His broad point is not to look at central bank history from an institutional perspective. In this way we look at certain central banks like Fed, BoE etc and look at how they have evolved over the years. This way we miss some other organisations which worked as central banks in the past but do not exist today. The research focus instead should be from a functional perspective where we list the functions of central banks and see which entities did them in the past.
He begins saying we ask wrong qs from economic history:
A fundamental precondition to this exercise is, of course, not making an anachronistic use of the past. Unfortunately, this is what a good deal of economic historians have often being doing, just asking historical sources: “When did we learn to do it right?” Based on the assumption that today we are better than any of our ancestors at understanding the world, this teleological approach is what drove us directly into the crisis. The events of recent years suggest that a more neutral stance should be adopted. The kind of question we should rather ask sounds like: “What did we do, and did it work?”
In a recent survey of the long-term evolution of central banking (Ugolini 2011), I ask this very question. To this aim, the paper takes a functional approach (Merton 1995). It does not look at what today’s central banks used to do in the past. Rather, it looks at what kinds of organisations used to perform, in the past, the very functions central banks perform today. This approach allows us to broaden considerably the scope of analysis, as it puts into comparative perspective a number of institutional arrangements – going back to as far as the Middle Ages.
He introduces microfoundations of central banking:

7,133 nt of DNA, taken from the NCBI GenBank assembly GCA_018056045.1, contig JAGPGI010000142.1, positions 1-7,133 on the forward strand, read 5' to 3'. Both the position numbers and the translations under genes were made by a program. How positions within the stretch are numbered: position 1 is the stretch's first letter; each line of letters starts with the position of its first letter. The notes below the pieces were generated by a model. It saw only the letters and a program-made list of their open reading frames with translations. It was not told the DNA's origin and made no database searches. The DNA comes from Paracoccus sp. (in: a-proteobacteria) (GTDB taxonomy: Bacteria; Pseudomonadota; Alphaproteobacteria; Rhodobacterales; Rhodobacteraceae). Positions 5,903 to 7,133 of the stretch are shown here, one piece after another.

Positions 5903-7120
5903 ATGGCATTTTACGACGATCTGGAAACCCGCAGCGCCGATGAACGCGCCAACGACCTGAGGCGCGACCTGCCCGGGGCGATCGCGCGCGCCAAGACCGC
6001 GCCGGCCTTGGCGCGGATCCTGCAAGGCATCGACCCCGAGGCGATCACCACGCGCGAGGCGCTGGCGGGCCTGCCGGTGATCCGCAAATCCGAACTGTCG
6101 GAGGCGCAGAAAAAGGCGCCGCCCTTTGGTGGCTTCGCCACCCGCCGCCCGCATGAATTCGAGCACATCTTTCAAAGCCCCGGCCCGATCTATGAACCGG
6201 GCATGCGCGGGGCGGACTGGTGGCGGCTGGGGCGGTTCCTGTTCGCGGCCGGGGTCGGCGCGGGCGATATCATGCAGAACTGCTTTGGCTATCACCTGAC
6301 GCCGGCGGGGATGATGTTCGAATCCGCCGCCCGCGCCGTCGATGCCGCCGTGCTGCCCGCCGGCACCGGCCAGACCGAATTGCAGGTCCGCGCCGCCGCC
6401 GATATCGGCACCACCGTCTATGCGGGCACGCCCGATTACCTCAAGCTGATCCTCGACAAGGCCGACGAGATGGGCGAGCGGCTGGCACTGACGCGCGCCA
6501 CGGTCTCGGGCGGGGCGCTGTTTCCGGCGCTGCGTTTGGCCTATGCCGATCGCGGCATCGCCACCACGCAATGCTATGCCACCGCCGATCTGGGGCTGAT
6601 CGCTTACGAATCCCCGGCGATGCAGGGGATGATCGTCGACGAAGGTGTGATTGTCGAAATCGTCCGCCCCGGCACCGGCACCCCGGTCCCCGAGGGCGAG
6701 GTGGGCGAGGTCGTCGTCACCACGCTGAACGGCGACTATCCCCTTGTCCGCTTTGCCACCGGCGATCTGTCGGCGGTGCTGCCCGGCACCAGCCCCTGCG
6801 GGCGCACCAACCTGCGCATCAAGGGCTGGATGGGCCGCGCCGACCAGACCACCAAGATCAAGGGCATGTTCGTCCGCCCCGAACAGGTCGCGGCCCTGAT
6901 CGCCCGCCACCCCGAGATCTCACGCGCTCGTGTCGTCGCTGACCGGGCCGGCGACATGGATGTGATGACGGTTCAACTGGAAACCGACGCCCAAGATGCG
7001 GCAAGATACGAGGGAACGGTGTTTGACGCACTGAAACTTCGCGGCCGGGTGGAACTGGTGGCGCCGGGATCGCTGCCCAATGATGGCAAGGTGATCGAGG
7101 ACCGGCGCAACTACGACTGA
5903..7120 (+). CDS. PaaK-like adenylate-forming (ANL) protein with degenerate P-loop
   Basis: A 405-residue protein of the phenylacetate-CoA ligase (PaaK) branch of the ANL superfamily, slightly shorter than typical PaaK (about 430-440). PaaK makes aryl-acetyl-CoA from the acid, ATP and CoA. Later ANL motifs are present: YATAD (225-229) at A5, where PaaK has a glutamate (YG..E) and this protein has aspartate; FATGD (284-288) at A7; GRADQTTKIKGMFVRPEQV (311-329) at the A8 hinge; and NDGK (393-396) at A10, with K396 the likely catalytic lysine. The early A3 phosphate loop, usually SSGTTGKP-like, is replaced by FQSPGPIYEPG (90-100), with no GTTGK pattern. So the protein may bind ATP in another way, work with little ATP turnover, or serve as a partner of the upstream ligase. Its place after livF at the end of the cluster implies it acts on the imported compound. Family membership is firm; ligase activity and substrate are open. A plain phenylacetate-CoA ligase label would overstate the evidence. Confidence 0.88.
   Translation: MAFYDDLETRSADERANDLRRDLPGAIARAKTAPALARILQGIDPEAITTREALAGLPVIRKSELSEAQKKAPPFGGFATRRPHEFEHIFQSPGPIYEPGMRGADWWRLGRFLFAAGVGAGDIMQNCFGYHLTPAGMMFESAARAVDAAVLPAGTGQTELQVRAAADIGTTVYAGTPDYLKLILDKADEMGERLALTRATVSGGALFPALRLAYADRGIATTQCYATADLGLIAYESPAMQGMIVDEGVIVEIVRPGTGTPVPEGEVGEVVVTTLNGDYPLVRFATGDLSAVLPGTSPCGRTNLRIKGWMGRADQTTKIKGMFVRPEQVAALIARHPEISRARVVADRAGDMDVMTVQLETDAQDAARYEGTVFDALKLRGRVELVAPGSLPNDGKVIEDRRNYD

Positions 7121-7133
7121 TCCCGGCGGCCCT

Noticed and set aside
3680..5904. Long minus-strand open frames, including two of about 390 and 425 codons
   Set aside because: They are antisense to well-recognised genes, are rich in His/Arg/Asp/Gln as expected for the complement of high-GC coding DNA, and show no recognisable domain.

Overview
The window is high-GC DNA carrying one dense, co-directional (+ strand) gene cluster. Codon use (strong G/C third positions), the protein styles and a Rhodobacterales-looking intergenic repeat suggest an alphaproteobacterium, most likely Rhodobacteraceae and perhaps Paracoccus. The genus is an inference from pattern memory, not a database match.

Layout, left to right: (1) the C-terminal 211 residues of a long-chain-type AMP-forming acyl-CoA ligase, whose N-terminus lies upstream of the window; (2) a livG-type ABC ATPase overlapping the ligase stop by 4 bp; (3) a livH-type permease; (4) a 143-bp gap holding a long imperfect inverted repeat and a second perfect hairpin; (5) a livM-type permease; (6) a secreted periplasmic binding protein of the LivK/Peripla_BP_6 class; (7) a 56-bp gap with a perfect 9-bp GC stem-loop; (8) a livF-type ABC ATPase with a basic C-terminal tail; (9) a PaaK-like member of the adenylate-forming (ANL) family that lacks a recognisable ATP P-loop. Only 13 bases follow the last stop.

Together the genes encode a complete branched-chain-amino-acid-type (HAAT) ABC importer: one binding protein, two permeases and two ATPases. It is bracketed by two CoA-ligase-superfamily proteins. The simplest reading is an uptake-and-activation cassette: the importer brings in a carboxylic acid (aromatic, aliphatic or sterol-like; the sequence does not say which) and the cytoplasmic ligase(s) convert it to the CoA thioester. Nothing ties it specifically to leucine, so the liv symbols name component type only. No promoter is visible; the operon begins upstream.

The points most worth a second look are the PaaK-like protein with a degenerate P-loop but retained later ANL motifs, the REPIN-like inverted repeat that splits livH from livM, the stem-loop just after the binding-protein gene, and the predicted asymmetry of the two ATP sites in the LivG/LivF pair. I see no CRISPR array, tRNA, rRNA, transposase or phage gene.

My survey starts from the microfoundations of central banking. In any sufficiently advanced financial system, the need for the centralisation of interbank payments naturally arises. Proponents of free banking maintain that such demand can be adequately met by a private clearinghouse. A number of objections have been advanced against this idea. In particular, it has been pointed out that there exist scope economies in the clearing process, which lead to its concentration to a single intermediary (Goodhart 1988). Therefore, the payments system can be described as a natural monopoly. Because of their great liquidity, claims on the organisation sitting at the centre of the payments system tend to acquire the status of money – even when they are not granted legal-tender status. Thus, the intermediary dominating the clearing process becomes, de facto, a money-issuing organisation.
He looks at this whole debate of central banks buying bonds and says hostory shows central banks have often retorted to these measures. This does not lead to eroding independence of central banks:
Should we conclude that a “subjugation” of monetary policy to fiscal policy must be expected in the near future? Not necessarily. What emerges from the past is that while the relationship between central banking and politics may have been dynamic, it has always been very close. It also comes out that deficit monetisation has very often occurred almost everywhere. Sometimes it ended in catastrophe, but on many other occasions, it did not. This suggests that the debate we should be confronted with today is not whether monetisation is admissible or not, but whether we can appropriately assess its long-term costs and benefits. In some circumstances, it may not be optimal for monetary authorities to guarantee government debts; in others, it may well be (Kocherlakota 2011).
Similarly, we should not take an ideological approach to the question of central bank independence. Central banking is the outcome of collective bargaining. What history shows is that central banks did not derive their actual strength from formal independence, but from the credibility of the institutional arrangement in force. In order to prevent the equilibrium from being fragile, monetary and fiscal authorities must not be perceived as free-riding the one on the other. This would patently be inconsistent – after all, both are but the two sides of the same coin.